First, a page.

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Thursday, May 5, 2016

Conservation efforts in Nebraska

Monday, June 7, 2010

Dear Fellow Nebraskans:

This spring I had the pleasure of meeting a family that is helping conserve the wide open spaces, ranch and farm land that are part of Nebraska's natural resources.

Each year, the Nebraska Cattlemen join with the Sand County Foundation in honoring the work of a private landowner involved in caring for the land, water and wildlife in this state. Honorees are presented with the Nebraska Leopold Conservation Award. Named for the noted conservationist and writer Aldo Leopold, the award is presented to landowners who practice responsible land stewardship and management.

This year's award will be presented later this year to the Kalkowski Family Ranches, near Lynch which was started by the late Larry Kalkowski and his wife, Kay Lynn Kalkowski. He purchased his first 160 acres in 1957 and over the years the family expanded the main ranch to extend to areas along the Niobrara River.

For 53 years, the Kalkowski family has owned land in Boyd County and today the family ranches are managed by Larry and Kay Lynn Kalkowski's four sons and their families, who visited the State Capitol for the announcement that they were the recipients of the 2010 Leopold Conservation Award. Their family includes nearly two dozen parents and children who live and work in different communities but return to the family's ranches in Boyd County to plant trees, repair fences, care for cattle, and preserve the natural beauty of north central Nebraska.

As the ranches expanded, land was cleared and restored by removing old homesteads, buildings and fences. Terraces and berms were added, ditches reshaped and the ground has been reseeded with native grasses. land that had previously been farmed for many years was returned to natural grassland. Larry Kalkowski was a pioneer in rotating pastures, which has been expanded by the Kalkowski family who have added prescribed burns as another land management tool.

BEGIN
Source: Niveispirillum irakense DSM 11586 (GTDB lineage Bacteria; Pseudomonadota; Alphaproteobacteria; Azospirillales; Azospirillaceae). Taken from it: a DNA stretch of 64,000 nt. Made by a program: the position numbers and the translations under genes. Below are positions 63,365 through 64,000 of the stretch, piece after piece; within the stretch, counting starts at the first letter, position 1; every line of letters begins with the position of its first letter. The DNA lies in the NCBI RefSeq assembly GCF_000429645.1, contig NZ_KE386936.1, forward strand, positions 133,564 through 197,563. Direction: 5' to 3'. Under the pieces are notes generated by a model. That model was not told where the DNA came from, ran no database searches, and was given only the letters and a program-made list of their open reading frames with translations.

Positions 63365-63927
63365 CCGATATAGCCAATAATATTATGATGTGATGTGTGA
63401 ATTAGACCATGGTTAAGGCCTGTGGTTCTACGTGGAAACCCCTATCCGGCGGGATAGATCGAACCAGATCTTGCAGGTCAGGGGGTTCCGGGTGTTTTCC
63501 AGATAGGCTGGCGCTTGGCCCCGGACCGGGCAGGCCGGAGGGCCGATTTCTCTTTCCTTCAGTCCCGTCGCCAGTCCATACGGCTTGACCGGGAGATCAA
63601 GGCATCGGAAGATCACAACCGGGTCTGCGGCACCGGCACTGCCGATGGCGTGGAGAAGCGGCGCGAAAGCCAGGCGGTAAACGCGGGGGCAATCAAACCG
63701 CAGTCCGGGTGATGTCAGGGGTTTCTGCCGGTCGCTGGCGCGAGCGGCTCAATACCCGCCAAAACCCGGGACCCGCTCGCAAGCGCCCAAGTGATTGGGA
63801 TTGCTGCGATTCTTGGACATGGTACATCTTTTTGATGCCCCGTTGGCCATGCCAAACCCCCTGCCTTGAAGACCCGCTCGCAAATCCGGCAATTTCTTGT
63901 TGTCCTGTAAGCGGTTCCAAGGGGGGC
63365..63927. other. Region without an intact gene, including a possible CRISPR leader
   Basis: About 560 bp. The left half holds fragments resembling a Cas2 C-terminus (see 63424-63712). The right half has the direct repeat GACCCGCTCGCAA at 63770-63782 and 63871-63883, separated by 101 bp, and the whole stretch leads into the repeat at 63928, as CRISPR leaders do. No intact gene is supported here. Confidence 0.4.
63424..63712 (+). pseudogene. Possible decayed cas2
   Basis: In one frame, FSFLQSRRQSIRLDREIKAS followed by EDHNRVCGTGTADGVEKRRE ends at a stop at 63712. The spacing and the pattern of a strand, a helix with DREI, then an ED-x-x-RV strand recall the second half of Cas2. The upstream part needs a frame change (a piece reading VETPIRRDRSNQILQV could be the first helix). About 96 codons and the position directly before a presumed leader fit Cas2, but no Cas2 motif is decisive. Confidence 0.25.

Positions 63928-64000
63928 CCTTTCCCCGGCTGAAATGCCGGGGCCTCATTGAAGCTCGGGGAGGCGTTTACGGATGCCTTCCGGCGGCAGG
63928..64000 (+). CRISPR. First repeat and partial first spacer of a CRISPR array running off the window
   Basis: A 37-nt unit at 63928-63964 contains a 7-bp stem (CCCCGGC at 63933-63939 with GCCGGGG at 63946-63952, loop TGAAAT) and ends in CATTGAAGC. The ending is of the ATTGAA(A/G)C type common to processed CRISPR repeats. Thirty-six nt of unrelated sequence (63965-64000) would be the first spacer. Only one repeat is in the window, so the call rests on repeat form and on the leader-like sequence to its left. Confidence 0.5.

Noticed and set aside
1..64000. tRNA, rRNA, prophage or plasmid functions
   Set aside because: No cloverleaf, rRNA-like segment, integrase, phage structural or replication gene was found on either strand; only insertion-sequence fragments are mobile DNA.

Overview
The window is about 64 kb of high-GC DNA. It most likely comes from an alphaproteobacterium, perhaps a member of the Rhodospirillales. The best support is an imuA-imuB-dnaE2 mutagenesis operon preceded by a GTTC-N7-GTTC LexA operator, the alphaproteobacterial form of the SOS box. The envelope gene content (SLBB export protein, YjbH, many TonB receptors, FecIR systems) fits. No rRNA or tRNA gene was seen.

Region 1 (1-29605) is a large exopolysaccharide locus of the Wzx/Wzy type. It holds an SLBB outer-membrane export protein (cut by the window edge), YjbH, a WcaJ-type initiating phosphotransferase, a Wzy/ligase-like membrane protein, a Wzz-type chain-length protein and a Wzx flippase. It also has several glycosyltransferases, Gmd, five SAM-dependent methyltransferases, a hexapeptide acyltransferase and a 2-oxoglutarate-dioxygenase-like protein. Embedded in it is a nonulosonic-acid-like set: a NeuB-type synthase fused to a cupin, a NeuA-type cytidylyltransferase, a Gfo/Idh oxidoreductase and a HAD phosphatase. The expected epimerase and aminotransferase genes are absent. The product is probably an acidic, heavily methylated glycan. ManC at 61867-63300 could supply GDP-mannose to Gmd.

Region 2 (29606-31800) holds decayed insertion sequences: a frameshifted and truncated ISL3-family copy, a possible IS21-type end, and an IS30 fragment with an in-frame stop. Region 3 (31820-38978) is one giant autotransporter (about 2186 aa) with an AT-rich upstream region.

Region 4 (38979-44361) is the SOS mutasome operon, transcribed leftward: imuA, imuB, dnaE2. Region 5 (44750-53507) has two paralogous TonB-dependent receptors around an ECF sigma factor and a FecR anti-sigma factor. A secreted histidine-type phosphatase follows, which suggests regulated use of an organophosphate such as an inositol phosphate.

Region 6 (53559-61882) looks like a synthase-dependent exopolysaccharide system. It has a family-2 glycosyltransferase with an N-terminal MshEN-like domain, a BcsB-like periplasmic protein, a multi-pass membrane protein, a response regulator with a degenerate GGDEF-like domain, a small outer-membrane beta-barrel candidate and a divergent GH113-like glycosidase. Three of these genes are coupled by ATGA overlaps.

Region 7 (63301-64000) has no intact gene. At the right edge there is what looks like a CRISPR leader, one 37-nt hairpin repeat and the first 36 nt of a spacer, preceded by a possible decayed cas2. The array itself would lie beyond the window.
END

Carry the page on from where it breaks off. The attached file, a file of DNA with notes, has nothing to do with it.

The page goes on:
The family's story and commitment to preserving the land, water, trees, and wildlife is truly worthy of recognition. It was clear from meeting and talking with Kay Lynn and her family that they take their responsibility as caretakers of the land very seriously. They strive to be good stewards and are passing that legacy on to a third generation of Kalkowski's.

Approximately 93 percent of Nebraska's total land area is privately owned. I applaud the work of the Nebraska Cattlemen and the many sponsors of this award program for honoring the commitment to maintaining Nebraska's natural resources for the benefit of our residents and future generations.

Our state's farmers and ranchers have a good story to tell. Conservation is something Nebraskans have done very well for many years. The Leopold Award is one way to share the story of how Nebraska families are preserving the natural resources of our great state. It is an opportunity to honor agricultural leaders for their conservation efforts.

I congratulate the Kalkowski family and the previous recipients of the Leopold Award in Nebraska on their successful partnership, and I thank them for passing on a strong tradition of good stewardship.


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Gov. Dave Heineman
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